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I'm getting back into coding in C#, after being neck deep in Objective-C. And I was wondering, in C# are there any particular benefits or drawbacks to writing your code with nested method calls, in terms of performance, memory overhead, and code readability & maintenance? Or is it better to go with easier to read and/or easier to follow code, over any possible speed or memory benefits (the memory benefits part can be the ObjC/non-managed code talking)?

Example (x, y, z, w, t, e & g are all int's):

// non-nested
// someMethod returns an int

int b = someMethod(w,t,e);
int a = ((x + y) * b);
int c = a + (b * g);
return a + b + c;

// nested
// someMethod returns an int
return (((x + y) * someMethod(w,t,e)))
+ (someMethod(w,t,e)) + (((x + y) * someMethod(w,t,e))
+ (someMethod(w,t,e) * g));

It's easier to follow the non-nested code, but in the nested code you're not having to instantiate the three variables; it's also four lines of code to one line of code (albeit the one line is broken up into three lines for the sake of readability). I'm just not sure which way is better, or more accepted within the C# programming community. Any insight would be much appreciated. Thanks!

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Using three local int variables is cheap. Furthermore, the second version will use temporary variables anyway. The second version is very difficult to follow. The first version is preferable in nearly every way that counts. –  Richard Cook Feb 26 '13 at 4:20

3 Answers 3

up vote 2 down vote accepted

If someMethod(w,t,e) does something non-trivial, calling it three times will be slower than making a single call and storing the result.

Note that the two expressions are equivalent only if the function someMethod(w,t,e) is a "pure" function, meaning that it is free of side effects, and that it returns the same value for the same set of arguments.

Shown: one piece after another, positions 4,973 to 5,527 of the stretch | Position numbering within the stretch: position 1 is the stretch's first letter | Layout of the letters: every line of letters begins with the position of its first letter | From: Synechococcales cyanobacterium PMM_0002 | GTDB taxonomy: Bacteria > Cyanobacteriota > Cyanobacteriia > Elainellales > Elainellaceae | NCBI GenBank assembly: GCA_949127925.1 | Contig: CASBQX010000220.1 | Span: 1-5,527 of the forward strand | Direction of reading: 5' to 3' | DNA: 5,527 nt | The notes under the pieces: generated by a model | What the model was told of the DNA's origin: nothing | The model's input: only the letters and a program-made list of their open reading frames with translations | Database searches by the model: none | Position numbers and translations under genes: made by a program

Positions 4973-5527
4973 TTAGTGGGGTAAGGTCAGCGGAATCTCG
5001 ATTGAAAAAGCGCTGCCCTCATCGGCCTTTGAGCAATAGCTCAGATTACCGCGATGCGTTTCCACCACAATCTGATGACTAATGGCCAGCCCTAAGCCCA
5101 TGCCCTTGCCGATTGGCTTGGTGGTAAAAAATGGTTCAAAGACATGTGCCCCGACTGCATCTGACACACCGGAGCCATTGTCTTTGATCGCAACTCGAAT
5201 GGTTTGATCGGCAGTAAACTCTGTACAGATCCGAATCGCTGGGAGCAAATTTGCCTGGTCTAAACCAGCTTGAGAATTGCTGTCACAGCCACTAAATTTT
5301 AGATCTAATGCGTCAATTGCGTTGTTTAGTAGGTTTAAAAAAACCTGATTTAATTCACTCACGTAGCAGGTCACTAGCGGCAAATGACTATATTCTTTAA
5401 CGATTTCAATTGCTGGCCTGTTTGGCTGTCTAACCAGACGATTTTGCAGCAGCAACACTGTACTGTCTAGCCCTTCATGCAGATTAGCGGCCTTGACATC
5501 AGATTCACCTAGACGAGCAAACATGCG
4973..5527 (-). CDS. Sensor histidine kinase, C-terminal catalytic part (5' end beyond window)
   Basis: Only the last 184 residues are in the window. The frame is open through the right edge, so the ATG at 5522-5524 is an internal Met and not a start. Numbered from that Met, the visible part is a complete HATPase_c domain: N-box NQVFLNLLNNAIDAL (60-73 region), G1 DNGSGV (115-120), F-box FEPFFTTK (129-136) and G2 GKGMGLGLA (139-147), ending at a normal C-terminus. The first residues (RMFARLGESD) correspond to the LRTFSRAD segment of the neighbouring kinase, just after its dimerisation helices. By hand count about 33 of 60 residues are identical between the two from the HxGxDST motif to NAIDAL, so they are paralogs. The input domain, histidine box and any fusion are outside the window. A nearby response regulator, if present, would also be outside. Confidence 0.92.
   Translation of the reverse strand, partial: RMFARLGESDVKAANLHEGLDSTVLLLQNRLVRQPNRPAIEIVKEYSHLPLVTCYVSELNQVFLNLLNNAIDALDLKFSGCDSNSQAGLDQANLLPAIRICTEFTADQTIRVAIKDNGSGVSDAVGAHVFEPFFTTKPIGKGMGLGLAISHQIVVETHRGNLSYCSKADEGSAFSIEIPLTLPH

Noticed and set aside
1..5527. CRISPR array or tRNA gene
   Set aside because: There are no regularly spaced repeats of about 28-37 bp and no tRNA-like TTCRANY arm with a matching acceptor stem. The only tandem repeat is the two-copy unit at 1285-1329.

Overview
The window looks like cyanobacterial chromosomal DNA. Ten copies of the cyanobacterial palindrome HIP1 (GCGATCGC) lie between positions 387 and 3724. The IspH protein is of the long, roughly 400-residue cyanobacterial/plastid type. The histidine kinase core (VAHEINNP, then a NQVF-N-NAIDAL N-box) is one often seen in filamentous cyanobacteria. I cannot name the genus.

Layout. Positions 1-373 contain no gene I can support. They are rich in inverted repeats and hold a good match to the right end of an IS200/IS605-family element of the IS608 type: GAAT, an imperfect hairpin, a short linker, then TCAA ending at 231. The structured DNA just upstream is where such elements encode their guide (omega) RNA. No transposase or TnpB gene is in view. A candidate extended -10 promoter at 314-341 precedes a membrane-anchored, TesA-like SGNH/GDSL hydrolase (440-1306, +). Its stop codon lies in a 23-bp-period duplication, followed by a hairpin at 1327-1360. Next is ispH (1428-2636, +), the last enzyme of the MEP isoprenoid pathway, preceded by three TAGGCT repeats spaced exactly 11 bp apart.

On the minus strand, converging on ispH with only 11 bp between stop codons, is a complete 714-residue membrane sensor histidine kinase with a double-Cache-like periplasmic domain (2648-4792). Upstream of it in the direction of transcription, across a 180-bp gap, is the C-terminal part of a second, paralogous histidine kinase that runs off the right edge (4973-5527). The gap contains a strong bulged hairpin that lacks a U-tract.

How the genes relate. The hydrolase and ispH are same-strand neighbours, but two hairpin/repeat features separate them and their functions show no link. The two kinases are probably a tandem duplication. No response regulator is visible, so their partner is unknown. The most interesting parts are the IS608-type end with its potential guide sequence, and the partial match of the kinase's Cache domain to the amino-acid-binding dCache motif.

During the initial design and coding you should strive for the best readability. Considering the overhead of method calls before profiling is a premature optimization.

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+1 for comment about side effects of someMethod invocation. –  Richard Cook Feb 26 '13 at 4:28
Thanks for the insight. I didn't think about the possibility of having different results for each function call. Good point. –  RabbitEar Feb 26 '13 at 4:32

It's good coding practice to separate everything into different methods for a number of reasons.

  1. Like you've mentioned it is easier to read, thus if your code is ever passed on, or if you revisit it after a while you can quickly understand what is happening.
  2. You can make code that is reusable everywhere. Which can cut down on coding time in larger projects
  3. It makes debugging easier because you can isolate problems quicker.

Of course there is more overhead, but as for speed and memory, I haven't ever tested it but I'm sure you may be losing a bit. Although considering the kind of computers people are running today I wouldn't consider it noticeable.

I've made plenty of small projects where I just toss out code as quickly as possible, but once I've started making headway or my program starts to get a little complex, I always go back and re-organize everything into methods.

It keeps everything simple, clean, and readable.

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Readability is almost always better. Check out a book called Clean Coding. In your example there will be 0 additional memory used, once the code is built.

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Thanks for the book suggestion; I'll definitely check it out. –  RabbitEar Feb 26 '13 at 4:29

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